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Twenty-three states have legalized recreational marijuana, but governments are still learning how to iron out the regulatory, business and safety considerations of pot legalization.
Marijuana has been legal in Minnesota for one week, and so far the sky hasn’t fallen.
As people all over the state celebrate the ability to use their recreational drug of choice without fear of prosecution, officials are beginning the hard work of setting up the regulatory infrastructure to oversee a new industry.
Until the first retail shops open, marijuana exists in a strange gray area where it’s legal to possess and use, but not to buy or sell. That means things are going to be a little weird for a while—here are a few trends to watch out for in the coming year.
The Sooner Retail Licenses Are Issued, the Better
Right now it’s legal to use marijuana in Minnesota, but there’s no place to legally buy it, with the exception of a couple of dispensaries on reservations that aren’t subject to state licensing rules. That legal limbo means that black market sellers will continue to operate, especially with law enforcement increasingly prioritizing enforcement of other drugs.
This isn’t unusual: Because of the time it takes to set up brand-new regulatory structures, most other states allowed possession and use well before retail sales. In Colorado, for instance, there was a period of a little over a year between when voters approved legalization and when the first shops opened.
The state of New York, on the other hand, provides a cautionary tale of what happens when regulators drag their feet. More than two years after legalization was signed into law, there are just a handful of state-licensed retailers open. To meet demand, people have opened up unlicensed storefronts in places like New York City, creating what is effectively an open-air black market.
Legalization’s Drawbacks Will Make Headlines, but the Benefits Likely Won’t
Things like pot contributing car crashes and sick kids going to the hospital tend to make headlines, and they’ll continue to do so in the era of legal weed. Make no mistake: There are any number of drawbacks to legalization, including increased rates of heavy use (leading to abuse, dependence and other mental health problems); inadvertent pediatric exposures; and impaired driving. Conflicts between state and federal law, including the murky legal status of non-citizens who use cannabis, are another serious issue.
Opponents are likely to seize on these issues as evidence that legalization is a failed policy that should be reversed. But there are widespread benefits to ending prohibition, too. They include the economic impact of a brand-new industry, the ability to reallocate scarce law enforcement resources to more serious offenses, and the potential elimination of a major sector of the illicit drug trade.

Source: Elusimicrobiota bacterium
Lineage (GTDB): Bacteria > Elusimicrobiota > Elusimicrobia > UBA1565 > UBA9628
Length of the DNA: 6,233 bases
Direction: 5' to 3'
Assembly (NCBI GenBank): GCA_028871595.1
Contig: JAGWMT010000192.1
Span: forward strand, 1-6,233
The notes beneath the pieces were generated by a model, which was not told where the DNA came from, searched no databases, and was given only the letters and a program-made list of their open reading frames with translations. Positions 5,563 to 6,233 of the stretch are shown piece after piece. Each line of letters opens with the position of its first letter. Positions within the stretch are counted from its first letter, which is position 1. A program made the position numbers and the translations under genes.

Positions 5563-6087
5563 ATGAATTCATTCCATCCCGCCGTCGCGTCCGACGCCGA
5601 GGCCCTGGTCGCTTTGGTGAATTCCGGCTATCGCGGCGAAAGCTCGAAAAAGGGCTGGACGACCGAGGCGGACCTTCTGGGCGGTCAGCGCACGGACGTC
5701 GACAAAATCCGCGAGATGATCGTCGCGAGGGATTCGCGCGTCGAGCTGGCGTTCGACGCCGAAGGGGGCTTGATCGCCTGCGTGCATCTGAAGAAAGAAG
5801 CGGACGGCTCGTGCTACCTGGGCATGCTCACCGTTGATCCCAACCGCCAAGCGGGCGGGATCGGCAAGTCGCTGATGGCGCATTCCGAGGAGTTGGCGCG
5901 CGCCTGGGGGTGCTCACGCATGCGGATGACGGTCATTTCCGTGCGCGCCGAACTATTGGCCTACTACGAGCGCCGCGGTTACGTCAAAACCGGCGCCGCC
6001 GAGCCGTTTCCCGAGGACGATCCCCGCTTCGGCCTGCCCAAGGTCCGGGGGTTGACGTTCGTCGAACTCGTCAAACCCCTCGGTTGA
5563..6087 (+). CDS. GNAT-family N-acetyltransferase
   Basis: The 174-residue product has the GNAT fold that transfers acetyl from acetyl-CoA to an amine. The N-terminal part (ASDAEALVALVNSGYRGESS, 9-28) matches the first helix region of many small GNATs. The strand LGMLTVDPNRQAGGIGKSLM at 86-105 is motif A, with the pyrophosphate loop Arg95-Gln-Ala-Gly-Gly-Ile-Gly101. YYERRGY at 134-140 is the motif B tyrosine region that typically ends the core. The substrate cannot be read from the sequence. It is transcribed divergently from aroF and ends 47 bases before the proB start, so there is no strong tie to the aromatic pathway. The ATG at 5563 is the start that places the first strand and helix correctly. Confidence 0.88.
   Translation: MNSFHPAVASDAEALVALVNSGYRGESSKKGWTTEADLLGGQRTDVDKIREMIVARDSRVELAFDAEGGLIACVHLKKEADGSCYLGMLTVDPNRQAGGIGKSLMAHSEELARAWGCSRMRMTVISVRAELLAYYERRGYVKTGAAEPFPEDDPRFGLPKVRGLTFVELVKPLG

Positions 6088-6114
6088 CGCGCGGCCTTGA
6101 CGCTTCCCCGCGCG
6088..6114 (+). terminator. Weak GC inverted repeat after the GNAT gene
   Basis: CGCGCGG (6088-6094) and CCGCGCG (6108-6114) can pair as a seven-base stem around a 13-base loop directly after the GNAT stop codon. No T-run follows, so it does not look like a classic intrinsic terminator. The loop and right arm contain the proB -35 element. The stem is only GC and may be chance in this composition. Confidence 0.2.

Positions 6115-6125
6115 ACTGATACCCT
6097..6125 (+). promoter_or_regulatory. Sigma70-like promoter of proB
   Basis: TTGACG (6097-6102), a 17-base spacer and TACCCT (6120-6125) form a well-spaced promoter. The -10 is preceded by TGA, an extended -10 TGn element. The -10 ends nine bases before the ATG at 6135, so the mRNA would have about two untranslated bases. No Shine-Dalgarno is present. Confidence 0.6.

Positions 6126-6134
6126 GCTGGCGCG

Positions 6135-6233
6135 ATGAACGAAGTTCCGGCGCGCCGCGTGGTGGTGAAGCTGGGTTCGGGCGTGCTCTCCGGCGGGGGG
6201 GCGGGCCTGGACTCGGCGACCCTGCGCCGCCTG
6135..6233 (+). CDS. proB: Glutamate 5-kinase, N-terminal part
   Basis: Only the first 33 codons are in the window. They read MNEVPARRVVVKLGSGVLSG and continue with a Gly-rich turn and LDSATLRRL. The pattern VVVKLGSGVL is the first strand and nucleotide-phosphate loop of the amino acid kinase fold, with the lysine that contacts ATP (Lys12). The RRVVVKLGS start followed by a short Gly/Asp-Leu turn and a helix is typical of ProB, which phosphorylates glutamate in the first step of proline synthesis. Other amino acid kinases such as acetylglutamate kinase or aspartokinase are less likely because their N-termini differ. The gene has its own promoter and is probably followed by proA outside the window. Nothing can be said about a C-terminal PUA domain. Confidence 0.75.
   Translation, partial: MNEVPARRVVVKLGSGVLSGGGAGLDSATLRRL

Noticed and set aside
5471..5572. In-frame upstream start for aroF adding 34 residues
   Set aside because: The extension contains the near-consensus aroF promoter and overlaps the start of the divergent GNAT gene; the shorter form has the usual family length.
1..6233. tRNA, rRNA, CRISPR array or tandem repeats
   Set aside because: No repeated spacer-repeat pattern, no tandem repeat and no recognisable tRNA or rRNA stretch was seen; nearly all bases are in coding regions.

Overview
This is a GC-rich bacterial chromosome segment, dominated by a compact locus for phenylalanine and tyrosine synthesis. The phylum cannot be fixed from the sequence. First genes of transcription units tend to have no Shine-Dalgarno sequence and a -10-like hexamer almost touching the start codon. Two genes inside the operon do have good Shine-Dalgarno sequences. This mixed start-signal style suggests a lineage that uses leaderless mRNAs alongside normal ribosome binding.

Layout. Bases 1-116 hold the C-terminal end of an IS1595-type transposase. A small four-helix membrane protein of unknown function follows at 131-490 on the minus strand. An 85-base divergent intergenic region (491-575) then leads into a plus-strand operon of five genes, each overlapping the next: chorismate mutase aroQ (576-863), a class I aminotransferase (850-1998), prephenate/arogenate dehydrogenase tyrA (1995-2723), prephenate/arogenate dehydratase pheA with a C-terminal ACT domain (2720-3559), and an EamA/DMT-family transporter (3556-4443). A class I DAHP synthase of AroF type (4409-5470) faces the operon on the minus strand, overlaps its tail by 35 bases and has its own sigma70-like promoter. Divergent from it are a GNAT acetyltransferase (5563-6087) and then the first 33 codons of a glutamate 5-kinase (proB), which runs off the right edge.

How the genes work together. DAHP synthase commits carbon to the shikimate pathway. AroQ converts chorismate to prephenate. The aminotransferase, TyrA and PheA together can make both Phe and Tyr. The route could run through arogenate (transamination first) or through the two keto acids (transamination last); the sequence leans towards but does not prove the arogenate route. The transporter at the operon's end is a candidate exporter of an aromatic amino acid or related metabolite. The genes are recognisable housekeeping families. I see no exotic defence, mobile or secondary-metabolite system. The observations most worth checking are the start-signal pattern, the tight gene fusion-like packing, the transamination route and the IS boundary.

But legalization’s most important benefit may be the hardest to quantify: The expansion of individual rights that allows Minnesotans to freely consume a recreational substance without fear of prosecution. While you can’t assign a dollar value to this, individual liberty is one of the country’s founding principles.
Cities Will Institute Temporary Bans on Marijuana Businesses While They Can
The legislation allows municipalities to issue a temporary ban on marijuana businesses until Jan. 1, 2025. The intent is to give cities time to set up their own local cannabis ordinances before the state starts issuing licenses.
Several smaller cities have already taken advantage of this provision. But once 2025 rolls around, they’ll be required under the law to allow at least one cannabis outlet for every 12,500 residents.
One potential point of tension: If the state starts issuing retail licenses well in advance of that date, would-be retailers in cities with temporary prohibitions will start pushing for those restrictions to be lifted.
The Rollout of Legalization Has the Potential to Be Smoother Here Than Elsewhere
As the 23rd state to legalize marijuana, Minnesota has the luxury of learning from all the other states that have already ended pot prohibition.
Colorado, for instance, learned the hard way that it made sense to have strict packaging and labeling requirements for edibles. California has become a cautionary tale of what happens when you enact high cannabis taxes or allow local governments to ban marijuana sales, both of which fuel the black market. New York’s sluggish dispensary licensing process has become a national model of what not to do.
Minnesota lawmakers had the benefit of learning from those mistakes in crafting their own bill. That means that implementation here should go smoother than it has elsewhere, assuming, of course, that our lawmakers didn’t make any mistakes of their own.
And whatever their problems, every other state that’s legalized cannabis shares one thing in common: They haven’t gone back to prohibition.